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Madeline Raithel of Entire Productions: “VEP and Streaming Software”

VEP and Streaming Software- Knowing all the different products out there and how they work is the first step to running a successful live virtual event. You could spend hours researching all the different virtual event platforms and streaming software and you still might not find the “best” options. Start with the essential functions you […]

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VEP and Streaming Software- Knowing all the different products out there and how they work is the first step to running a successful live virtual event. You could spend hours researching all the different virtual event platforms and streaming software and you still might not find the “best” options. Start with the essential functions you need from a virtual event platform then find hyper specific software to customize your streaming. For example-if you would like to stream a high-quality video to a small team and you would like them to all be on the call with a chat function then you would most likely use Zoom and the OBS virtual camera.


As a part of our series about “5 Things You Need To Know To Successfully Run a Live Virtual Event”, I had the pleasure of interviewing Madeline Raithel.

Madeline Raithel is a hyphenate corporate communications specialist. Her PR, marketing, and production work for Entire Productions landed them on the BizBash 500 and Inc. 5000 for the third year in a row and garnered them over 95 booked virtual events in six months. She has written for BizBash, Hearst Media, and Zenefits and AllSeated blogs. Madeline is also an experienced public speaker and has hosted and produced virtual events for Entire Productions and the Northern California Chapter of the International Live Events Association.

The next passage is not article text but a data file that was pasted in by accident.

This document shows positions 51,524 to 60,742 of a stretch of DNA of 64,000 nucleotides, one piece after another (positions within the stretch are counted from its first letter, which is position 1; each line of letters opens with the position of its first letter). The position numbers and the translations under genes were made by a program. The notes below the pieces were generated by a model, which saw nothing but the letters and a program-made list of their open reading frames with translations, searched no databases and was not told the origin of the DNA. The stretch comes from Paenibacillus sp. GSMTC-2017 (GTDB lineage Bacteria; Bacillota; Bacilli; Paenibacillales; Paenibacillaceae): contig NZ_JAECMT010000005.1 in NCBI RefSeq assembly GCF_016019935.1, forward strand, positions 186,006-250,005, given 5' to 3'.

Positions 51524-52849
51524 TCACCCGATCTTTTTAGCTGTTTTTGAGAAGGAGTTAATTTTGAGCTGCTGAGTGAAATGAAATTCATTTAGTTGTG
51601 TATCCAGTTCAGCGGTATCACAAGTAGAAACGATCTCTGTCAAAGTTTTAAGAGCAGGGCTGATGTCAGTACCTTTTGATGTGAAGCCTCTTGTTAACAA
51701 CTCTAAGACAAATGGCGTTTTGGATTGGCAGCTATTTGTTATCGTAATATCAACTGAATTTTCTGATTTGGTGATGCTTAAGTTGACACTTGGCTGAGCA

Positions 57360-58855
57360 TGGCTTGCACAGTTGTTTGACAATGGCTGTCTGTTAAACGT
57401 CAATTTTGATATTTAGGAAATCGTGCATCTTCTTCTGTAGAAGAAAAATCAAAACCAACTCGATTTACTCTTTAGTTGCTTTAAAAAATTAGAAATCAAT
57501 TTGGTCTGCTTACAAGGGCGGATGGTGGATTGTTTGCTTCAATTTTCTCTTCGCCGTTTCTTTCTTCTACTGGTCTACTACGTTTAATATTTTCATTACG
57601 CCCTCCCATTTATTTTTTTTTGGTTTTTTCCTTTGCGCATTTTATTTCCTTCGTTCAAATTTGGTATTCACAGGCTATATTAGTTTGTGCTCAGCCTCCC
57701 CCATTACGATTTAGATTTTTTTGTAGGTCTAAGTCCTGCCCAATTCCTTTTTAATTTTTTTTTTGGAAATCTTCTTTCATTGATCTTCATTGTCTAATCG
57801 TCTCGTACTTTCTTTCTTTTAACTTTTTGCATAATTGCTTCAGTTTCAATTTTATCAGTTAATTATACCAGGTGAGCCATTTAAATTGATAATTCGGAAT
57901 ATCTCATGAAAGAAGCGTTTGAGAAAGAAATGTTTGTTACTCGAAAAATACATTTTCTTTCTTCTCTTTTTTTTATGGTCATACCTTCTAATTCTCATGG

Thank you so much for joining us in this interview series! Before we dive in, our readers would love to learn a bit more about you. Can you tell us a bit about your “childhood backstory”?

I was born and raised in California and I am the middle of three girls. I was raised in Paso Robles among the rolling vineyards and sprawling countryside. My family was incredibly supportive of all of my ventures and always thought I would work in Hollywood.

Can you tell us the story of what led you to this particular career path?

I knew when I was a sophomore in high school that I wanted to go to San Francisco State University to study in their Broadcast Electronics & Communications Arts department. I approached the high school journalism teacher with a proposition; I would write, edit, and photograph for the school paper and he would work with me to start a student-run broadcast. By the time I graduated we had gotten the funds to build a complete studio. I only got to use it once but it was enough to get me excited for what was to come. I graduated college after four years while climbing the ranks of my sorority to president and holding multiple jobs. After a stint as an ameteur sommelier, working for the US Reserves, and a year-long video production job hunt, I found myself interviewing for an event coordinator position at Entire Productions. While the CEO, Natasha Miller, didn’t think I would be right for that position, she took a chance on hiring me and essentially mentoring me. With the teams’ event management prowess, and my video production knowledge we have transitioned to virtual events and have found great success.

Can you share a story about the funniest mistake you made when you were first starting? Can you tell us what lesson you learned from that?

I made all kinds of mistakes when I first started out, but mistakes will always be made, especially in this new digital sphere. I see room for improvement with every virtual event we execute. Luckily, everyone is very understanding and has a good humor about meme-worthy Zoom fails.